La Stampa reports (translation by Worldcrunch): Thirty years ago, the European Union’s passport-free Schengen zone came into being. At the time, the International Monetary Fund estimated that the abolition of border controls on the continent would add 1 to 3% to the area’s GDP growth. In the most conservative estimate the pact has brought an additional 28 billion euros in economic growth; the sum could realistically be as high as 50 billion.
This is the scale of the kinds of economic benefits that would be lost if more countries were to re-impose border control, thus ending the three decades of free movement in Europe. And even a partial collapse of the zone could harbor significant costs for all.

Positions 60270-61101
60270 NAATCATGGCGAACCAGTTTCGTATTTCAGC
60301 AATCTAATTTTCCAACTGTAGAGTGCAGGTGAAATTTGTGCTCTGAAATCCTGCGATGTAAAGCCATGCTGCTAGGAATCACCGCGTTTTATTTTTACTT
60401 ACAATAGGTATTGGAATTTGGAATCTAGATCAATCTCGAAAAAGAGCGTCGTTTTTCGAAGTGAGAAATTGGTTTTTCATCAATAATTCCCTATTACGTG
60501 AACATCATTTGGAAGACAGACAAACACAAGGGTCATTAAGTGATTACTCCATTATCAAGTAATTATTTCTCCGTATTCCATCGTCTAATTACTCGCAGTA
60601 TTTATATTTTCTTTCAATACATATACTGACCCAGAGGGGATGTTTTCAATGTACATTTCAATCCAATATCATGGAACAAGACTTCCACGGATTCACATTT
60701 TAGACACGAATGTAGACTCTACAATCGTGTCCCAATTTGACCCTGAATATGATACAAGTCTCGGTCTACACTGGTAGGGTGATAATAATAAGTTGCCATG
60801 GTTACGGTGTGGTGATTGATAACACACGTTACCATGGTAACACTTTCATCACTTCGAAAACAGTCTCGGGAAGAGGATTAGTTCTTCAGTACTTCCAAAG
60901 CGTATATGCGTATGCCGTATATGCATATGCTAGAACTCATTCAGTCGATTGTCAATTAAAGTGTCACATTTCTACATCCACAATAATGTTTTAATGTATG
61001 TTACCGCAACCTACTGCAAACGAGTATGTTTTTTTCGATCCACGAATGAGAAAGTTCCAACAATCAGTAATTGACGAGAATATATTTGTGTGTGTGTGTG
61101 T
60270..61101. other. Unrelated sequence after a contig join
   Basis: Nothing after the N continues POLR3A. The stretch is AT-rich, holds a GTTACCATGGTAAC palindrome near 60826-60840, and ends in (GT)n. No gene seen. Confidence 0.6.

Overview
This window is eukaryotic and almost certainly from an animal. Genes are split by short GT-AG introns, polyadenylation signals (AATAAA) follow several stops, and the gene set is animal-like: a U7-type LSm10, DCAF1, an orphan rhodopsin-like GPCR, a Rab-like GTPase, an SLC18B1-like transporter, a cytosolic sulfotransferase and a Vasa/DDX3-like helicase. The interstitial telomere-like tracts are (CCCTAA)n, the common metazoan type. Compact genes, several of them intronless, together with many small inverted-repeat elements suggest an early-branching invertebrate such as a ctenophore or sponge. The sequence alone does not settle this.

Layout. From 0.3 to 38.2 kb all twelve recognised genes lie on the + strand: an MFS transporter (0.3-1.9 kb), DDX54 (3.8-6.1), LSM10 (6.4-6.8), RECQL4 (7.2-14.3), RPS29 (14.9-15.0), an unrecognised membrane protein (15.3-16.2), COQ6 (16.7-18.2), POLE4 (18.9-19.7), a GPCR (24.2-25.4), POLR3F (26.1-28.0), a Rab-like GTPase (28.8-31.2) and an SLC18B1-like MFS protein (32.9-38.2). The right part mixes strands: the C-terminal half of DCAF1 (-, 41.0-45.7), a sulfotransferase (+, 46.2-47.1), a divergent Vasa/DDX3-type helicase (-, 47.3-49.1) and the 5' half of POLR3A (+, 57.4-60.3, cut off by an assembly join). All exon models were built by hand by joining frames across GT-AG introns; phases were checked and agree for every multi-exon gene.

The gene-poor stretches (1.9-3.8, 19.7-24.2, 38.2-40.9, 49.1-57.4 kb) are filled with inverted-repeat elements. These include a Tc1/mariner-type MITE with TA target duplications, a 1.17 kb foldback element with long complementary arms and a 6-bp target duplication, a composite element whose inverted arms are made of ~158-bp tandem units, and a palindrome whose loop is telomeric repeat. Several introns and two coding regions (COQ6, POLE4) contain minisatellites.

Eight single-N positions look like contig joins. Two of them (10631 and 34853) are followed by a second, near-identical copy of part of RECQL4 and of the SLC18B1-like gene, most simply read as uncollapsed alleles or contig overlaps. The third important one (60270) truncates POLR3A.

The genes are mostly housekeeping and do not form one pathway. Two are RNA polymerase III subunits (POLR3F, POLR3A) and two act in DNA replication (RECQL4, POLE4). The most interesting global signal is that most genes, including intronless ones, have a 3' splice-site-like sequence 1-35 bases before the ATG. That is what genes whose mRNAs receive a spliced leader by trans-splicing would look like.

In this tense and tumultuous time for the European Union as a whole, Schengen is in real danger of disappearing. Buckling under the pressure of the wave of migrants fleeing war and seeking better lives, six nations have “temporarily” reintroduced border controls with other EU members. While allowed for under exceptional circumstances by the agreement, this is the first time in two decades that such a closure has occurred. In the absence of Europe-wide solutions decided at minister-level meetings, more countries could follow suit to protect their security. [Continue reading…]